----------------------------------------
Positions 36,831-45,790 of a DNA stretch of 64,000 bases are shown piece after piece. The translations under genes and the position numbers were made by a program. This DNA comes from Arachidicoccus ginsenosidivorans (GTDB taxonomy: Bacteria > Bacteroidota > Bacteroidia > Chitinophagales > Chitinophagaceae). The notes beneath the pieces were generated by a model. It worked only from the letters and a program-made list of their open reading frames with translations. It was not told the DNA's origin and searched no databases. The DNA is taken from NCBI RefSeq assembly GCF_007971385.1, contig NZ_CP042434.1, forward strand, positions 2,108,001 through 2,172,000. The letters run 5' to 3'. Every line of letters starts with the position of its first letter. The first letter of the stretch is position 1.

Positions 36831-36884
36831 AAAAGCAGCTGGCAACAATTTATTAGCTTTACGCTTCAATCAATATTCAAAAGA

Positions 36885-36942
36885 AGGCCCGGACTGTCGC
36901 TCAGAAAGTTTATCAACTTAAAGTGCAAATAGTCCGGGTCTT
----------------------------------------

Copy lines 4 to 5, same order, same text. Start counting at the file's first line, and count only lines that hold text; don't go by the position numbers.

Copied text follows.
Positions 36885-36942
36885 AGGCCCGGACTGTCGC